Guided mis­sile de­stroyer INS Chen­nai joins the In­dian Navy

SP's MAI - - MILITARY UPDATES -

INS Chen­nai, a P-15A guided mis­sile de­stroyer, was com­mis­sioned into the In­dian Navy by the Rak­sha Mantri Manohar Parrikar at the Naval Dock­yard, Mumbai. The event marked the for­mal in­duc­tion into the Navy of the third and the last of the three Kolkata class de­stroy­ers, in­dige­nously de­signed by the In­dian Navy’s in-house or­gan­i­sa­tion, Direc­torate of Naval De­sign and con­structed by Mazagon Dock Lim­ited (MDL) Mumbai.

Parrikar, whilst ad­dress­ing the gath­er­ing, termed the com­mis­sion­ing of INS Chen­nai, last of the Project 15 A class de­stroy­ers, as a his­toric day for the In­dian Navy as it adds an­other mile­stone in our re­lent­less jour­ney to­wards achiev­ing self-re­liance in bat­tle readi­ness. The ship rep­re­sents a sig­nif­i­cant ‘com­ing of age’ of our war­ship build­ing ca­pa­bil­ity and de­fence pre­pared­ness, said the De­fence Min­is­ter. He fur­ther stated that the In­dian Navy, in ad­di­tion to pro­vid­ing over­all mar­itime se­cu­rity to our coun­try, also plays a cru­cial role as the ‘net se­cu­rity provider’ in our ad­join­ing seas. In this re­gard, Parrikar also stressed that the Navy’s growth and de­vel­op­ment must keep pace with the na­tion’s growth and mar­itime se­cu­rity needs.

Laud­ing the role played by the naval de­sign­ers (DGND) and the ship builders, i.e. MDL Mumbai, the Rak­sha Mantri said: “With the in­duc­tion of INS Chen­nai, a new bench­mark has been achieved for our war­ship de­sign and con­struc­tion en­deav­ours, with the so­phis­ti­ca­tion of sys­tems and equip­ment, and util­i­sa­tion of ad­vanced ship­build­ing tech­niques”.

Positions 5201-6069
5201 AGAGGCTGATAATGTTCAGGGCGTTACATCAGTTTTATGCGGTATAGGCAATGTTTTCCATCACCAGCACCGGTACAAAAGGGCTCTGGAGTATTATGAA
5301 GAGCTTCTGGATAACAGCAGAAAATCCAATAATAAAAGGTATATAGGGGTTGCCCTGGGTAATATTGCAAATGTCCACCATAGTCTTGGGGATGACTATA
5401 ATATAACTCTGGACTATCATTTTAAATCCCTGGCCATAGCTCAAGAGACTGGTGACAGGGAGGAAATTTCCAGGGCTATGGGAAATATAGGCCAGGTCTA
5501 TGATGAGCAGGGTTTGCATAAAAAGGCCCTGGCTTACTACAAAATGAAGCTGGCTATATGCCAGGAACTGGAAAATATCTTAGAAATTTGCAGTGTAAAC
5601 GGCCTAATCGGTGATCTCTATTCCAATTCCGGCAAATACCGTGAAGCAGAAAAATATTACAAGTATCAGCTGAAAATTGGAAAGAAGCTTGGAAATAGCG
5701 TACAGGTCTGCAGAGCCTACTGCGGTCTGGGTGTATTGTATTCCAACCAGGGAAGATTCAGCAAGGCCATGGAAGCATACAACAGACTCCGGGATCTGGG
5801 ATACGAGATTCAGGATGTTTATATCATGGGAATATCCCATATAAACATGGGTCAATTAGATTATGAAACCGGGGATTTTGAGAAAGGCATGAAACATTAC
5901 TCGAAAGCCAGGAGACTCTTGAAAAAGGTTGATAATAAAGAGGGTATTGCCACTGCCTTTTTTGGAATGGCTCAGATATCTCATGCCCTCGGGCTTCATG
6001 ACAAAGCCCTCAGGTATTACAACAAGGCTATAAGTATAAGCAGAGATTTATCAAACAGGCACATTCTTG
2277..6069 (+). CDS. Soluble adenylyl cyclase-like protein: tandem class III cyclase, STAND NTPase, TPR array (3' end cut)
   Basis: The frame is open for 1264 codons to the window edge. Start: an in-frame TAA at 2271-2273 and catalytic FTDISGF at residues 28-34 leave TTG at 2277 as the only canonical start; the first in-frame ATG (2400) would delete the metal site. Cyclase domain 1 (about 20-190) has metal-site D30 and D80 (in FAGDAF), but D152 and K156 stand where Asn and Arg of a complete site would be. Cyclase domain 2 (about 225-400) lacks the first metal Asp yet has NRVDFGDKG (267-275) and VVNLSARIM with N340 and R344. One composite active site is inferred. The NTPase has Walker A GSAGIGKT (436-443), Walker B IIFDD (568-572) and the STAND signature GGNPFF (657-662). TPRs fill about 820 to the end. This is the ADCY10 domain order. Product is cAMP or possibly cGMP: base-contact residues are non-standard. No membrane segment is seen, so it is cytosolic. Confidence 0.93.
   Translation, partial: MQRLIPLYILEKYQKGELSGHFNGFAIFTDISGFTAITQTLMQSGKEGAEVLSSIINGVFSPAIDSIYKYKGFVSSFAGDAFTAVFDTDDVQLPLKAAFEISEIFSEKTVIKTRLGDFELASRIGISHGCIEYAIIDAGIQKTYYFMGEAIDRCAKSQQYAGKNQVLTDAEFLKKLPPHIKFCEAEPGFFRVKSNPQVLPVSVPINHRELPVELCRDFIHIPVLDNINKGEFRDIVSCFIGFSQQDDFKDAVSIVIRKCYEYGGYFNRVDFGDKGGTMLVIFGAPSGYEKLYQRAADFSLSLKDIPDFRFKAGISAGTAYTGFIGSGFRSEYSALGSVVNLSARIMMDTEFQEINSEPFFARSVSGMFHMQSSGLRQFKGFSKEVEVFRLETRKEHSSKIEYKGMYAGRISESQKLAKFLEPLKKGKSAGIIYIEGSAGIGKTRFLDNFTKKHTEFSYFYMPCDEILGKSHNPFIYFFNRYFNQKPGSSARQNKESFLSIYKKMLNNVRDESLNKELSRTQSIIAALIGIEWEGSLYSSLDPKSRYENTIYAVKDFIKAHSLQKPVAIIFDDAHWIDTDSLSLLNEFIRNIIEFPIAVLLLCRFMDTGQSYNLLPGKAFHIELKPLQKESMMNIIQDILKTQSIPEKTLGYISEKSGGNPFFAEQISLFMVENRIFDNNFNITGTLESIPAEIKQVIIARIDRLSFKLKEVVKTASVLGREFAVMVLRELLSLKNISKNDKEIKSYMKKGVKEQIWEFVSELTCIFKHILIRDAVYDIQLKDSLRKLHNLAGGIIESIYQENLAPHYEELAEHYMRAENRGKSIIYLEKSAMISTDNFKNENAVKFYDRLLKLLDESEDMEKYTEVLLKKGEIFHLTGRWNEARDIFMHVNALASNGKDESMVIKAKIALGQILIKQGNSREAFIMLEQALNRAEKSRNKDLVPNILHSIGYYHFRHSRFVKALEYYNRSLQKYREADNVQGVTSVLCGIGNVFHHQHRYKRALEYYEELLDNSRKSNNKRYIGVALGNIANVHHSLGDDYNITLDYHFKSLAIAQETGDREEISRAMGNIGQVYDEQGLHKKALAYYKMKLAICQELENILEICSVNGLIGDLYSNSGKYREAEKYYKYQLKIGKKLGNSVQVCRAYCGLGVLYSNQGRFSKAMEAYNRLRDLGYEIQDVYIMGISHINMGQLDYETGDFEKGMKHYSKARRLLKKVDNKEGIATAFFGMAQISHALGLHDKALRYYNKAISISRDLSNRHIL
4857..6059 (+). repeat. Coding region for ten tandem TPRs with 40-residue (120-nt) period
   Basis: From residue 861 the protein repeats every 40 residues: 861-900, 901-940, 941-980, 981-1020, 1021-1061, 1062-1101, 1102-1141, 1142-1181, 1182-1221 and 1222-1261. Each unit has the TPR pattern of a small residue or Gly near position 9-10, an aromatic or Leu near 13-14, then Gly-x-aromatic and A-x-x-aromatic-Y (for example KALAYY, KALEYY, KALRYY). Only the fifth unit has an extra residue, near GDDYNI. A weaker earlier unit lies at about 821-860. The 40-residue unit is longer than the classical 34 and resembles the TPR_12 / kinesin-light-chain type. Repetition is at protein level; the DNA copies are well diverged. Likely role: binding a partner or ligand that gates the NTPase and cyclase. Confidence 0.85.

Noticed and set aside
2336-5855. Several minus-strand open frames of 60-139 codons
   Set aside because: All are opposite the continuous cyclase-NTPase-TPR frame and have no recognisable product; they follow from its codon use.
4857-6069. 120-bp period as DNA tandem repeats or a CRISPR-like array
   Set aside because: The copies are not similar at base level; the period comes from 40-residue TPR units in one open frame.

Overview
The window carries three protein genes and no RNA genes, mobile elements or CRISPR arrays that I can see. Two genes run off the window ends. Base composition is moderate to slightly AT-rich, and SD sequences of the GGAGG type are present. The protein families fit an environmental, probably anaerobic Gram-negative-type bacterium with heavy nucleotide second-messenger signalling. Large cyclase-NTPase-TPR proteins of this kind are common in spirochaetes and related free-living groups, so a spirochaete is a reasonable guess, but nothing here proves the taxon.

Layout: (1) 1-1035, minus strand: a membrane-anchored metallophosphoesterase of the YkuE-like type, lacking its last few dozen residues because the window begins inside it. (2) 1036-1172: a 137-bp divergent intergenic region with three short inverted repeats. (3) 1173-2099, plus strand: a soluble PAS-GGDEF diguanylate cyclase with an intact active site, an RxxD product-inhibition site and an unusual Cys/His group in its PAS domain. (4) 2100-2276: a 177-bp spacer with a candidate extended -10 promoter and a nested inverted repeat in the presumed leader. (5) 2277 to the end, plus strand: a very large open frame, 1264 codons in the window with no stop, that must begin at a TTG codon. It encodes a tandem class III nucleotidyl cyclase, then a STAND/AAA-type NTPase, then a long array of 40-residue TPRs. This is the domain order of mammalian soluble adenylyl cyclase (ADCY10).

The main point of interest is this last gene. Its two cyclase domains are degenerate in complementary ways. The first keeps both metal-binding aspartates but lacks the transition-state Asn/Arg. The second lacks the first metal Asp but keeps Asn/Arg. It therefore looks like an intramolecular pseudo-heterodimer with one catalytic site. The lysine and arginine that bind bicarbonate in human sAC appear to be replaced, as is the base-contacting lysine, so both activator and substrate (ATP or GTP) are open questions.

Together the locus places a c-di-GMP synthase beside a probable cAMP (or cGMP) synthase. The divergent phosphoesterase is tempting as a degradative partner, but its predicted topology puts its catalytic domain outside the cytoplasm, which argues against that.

Ad­mi­ral Su­nil Lanba, the Navy Chief, said that com­mis­sion­ing of INS Chen­nai marks an­other mile­stone in the Navy’s quest for self-re­liance as it sig­ni­fies com­ple­tion of the chal­leng­ing Project P-15A and her­alds a new era of ad­vanced war­ships built in­dige- nously by In­dian ship­yards. The Ad­mi­ral also stated that in­di­geni­sa­tion of plat­forms, weapons, sen­sors and equip­ment with par­tic­i­pa­tion of pub­lic as well as pri­vate sec­tors, will con­tinue to re­main a fo­cus area of the In­dian Navy, in line with the ‘Make in In­dia’ pol­icy enun­ci­ated by the Prime Min­is­ter. He em­pha­sised that the “Road map for the Navy’s ex­pan­sion and growth would con­tinue to re­main firmly an­chored on self-re­liance and in­di­geni­sa­tion.”

The Com­mand­ing Of­fi­cer, Cap­tain C.R. Praveen Nair, read out the Com­mis­sion­ing War­rant, which was fol­lowed by the hoist­ing of ‘Colours’ (cer­e­mony of hoist­ing the na­tional flag and naval en­sign) which marked the com­mence­ment of the ship’s ser­vice as a war­ship of the Navy.

Fol­low­ing her for­mal in­duc­tion, INS Chen­nai will be placed un­der the op­er­a­tional and ad­min­is­tra­tive con­trol of the Flag Of­fi­cer Com­mand­ing-in-Chief, Western Naval Com­mand. In due course, the ship will be as­signed to the Western Fleet and would be base-ported at Mumbai.

The ship mea­sures 163 m in length, 17.4 m in breadth with a dis­place­ment of 7,500 tonnes and can right­fully be re­garded as one of the most po­tent war­ships to have been con­structed in In­dia. INS Chen­nai is packed with con­tem­po­rary and so­phis­ti­cated state-ofthe-art weapons and sen­sors such as sur­face-to-sur­face mis­sile and sur­face-to-air-mis­siles. The ship is fit­ted with a mod­ern sur­veil­lance radar which pro­vides tar­get data to the gun­nery weapon sys­tems of the ship. The ship’s anti-sub­ma­rine war­fare ca­pa­bil­i­ties are pro­vided by the in­dige­nously de­vel­oped rocket launch­ers and tor­pedo launch­ers. The ship is equipped to fight un­der nu­clear, bi­o­log­i­cal and chem­i­cal (NBC) war­fare con­di­tions.

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